Until I get a straight answer from my congressmen I will consider Citizens United to be unconstitutional. It is blatant.

  • George

    Some simply content themselves with blaming the poor and the poorer countries themselves for their troubles; indulging in unwarranted generalizations, they claim that the solution is an “education” that would tranquilize them, making them tame and harmless.

    • Stephen White

      Precisely. Ryan, like Pope Francis, is insisting that we NOT content ourselves with assigning blame, but instead getting personally involved. You might even say he recommends a “culture of encounter.”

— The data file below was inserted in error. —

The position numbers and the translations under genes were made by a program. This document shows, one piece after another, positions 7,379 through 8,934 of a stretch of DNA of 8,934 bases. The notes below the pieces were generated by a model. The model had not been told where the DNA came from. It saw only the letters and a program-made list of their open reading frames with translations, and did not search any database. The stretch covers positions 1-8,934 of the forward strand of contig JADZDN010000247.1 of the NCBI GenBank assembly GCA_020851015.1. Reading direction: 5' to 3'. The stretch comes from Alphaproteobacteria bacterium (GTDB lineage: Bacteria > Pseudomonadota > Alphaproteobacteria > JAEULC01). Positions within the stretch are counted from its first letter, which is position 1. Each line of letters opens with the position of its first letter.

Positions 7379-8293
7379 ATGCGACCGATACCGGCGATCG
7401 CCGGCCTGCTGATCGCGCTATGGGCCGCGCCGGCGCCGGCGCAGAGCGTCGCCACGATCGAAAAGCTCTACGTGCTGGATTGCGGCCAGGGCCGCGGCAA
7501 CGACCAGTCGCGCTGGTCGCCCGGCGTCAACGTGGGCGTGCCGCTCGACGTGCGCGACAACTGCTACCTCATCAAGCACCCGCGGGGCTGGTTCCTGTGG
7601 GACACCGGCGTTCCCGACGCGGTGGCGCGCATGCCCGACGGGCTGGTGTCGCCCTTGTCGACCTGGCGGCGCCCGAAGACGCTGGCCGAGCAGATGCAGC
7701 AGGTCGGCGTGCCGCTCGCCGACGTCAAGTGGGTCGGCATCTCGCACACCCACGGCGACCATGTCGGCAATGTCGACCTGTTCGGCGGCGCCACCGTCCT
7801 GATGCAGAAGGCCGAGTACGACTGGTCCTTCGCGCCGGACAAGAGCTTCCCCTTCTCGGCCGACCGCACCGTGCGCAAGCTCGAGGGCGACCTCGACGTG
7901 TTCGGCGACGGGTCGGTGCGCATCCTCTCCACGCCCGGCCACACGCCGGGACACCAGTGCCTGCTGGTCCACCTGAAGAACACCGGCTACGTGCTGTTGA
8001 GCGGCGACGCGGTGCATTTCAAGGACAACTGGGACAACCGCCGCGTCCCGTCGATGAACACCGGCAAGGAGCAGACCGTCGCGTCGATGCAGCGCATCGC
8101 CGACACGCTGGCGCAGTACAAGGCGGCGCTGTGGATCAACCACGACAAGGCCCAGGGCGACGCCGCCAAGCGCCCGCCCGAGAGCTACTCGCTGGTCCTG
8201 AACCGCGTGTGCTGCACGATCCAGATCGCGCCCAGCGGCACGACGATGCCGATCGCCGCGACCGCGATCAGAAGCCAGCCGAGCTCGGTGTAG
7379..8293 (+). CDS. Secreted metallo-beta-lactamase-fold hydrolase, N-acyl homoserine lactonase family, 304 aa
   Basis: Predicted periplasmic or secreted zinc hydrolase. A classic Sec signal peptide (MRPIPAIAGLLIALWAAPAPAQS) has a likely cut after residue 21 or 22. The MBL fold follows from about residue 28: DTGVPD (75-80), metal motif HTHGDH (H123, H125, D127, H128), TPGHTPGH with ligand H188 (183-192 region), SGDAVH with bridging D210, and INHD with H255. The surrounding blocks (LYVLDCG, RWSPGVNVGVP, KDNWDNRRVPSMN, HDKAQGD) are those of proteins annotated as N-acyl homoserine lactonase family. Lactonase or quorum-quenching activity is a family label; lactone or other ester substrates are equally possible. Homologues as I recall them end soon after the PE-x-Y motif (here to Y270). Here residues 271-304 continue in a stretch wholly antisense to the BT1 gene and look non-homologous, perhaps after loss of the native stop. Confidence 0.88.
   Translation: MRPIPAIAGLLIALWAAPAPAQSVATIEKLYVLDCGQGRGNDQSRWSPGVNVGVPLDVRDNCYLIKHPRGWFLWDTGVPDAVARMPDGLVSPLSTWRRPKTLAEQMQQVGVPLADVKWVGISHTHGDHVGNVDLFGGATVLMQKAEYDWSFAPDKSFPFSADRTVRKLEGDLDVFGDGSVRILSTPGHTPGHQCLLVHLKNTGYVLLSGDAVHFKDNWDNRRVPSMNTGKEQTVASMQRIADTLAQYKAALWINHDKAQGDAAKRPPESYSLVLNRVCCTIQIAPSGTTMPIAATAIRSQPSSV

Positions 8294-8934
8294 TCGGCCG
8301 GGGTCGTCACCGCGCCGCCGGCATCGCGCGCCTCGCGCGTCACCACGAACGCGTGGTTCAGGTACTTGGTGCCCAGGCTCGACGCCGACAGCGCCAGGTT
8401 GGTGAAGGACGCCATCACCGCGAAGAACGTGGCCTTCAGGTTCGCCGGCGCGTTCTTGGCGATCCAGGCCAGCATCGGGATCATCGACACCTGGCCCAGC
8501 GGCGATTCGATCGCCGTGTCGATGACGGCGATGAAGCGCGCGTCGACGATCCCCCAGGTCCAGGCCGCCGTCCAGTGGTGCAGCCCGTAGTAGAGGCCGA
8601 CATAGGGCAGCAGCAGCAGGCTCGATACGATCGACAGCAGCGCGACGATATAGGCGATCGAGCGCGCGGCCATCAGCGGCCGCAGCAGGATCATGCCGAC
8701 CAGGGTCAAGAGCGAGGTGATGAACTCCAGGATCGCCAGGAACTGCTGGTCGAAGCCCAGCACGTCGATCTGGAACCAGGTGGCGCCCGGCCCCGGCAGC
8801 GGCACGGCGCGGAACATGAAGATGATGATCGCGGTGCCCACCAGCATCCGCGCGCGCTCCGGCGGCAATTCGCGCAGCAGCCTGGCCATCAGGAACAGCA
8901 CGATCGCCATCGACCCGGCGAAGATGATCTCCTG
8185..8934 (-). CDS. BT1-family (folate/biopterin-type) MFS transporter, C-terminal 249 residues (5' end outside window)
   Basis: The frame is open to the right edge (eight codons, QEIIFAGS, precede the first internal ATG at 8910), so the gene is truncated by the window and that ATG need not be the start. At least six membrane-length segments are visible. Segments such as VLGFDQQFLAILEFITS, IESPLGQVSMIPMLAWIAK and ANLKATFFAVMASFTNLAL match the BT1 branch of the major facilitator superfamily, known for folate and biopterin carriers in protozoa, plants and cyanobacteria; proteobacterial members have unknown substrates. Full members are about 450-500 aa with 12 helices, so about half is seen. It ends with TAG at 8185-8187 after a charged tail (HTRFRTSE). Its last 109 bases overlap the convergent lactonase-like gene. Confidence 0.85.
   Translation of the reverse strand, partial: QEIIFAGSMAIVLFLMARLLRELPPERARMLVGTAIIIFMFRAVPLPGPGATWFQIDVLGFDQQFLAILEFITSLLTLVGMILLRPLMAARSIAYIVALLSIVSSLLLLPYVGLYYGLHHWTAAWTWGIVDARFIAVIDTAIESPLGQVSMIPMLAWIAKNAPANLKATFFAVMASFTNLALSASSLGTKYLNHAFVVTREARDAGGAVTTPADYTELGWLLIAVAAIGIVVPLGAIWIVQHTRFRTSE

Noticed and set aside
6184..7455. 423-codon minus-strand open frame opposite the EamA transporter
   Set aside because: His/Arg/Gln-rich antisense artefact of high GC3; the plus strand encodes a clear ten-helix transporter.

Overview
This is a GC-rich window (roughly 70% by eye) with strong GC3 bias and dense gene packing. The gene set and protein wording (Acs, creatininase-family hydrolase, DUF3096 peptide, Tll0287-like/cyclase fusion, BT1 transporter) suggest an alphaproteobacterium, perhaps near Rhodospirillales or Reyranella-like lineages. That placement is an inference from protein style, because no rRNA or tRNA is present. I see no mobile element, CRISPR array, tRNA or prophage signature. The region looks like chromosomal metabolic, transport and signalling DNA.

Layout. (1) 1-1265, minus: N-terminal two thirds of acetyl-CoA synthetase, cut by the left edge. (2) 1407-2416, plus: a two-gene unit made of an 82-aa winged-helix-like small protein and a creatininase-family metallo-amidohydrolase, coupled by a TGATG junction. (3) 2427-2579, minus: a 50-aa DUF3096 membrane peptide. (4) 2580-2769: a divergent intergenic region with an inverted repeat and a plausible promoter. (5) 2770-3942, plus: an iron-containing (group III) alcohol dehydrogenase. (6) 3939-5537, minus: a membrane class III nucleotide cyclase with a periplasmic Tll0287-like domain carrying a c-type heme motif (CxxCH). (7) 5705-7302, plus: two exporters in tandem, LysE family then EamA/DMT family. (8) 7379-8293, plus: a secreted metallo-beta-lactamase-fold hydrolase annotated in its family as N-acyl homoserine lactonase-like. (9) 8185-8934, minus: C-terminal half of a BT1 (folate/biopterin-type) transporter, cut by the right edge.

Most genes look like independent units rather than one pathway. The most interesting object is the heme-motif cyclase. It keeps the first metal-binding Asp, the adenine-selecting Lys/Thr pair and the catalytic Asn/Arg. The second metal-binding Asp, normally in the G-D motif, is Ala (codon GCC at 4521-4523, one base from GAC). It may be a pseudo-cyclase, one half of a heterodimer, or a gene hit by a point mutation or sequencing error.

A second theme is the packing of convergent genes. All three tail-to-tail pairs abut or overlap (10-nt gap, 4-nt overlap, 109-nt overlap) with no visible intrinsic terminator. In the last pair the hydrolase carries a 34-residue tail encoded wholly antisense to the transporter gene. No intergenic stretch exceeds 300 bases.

• George

        Can you please explain the cultural problem that I have as someone who lives in a city?

        • Stephen White

          George: Why do you assume that a criticism of the culture of our inner cities implies a criticism of you just because you live there? You seem to be suggesting that what applies the whole (e.g. to a culture) must also be true of a part (you, or some other individual). I find this entirely unpersuasive.

  • faithandfamilyfirst

    Ryan’s comments may be reminiscent of and may call to mind Rerum Novarum, but he himself professes to be a devout following of Ayn Rand. Until he explains this contradiction (which, by the way, he cannot), or until he retracts his earlier praise of Rand, I will avoid casting a vote his way.

    • Stephen White

      Paul Ryan has he never professed himself a “devout follower” of Rand. The idea that Rand’s objectivism is Ryan’s central motivating ideology is a lie fabricated by his political opponents. Here he is addressing precisely this charge: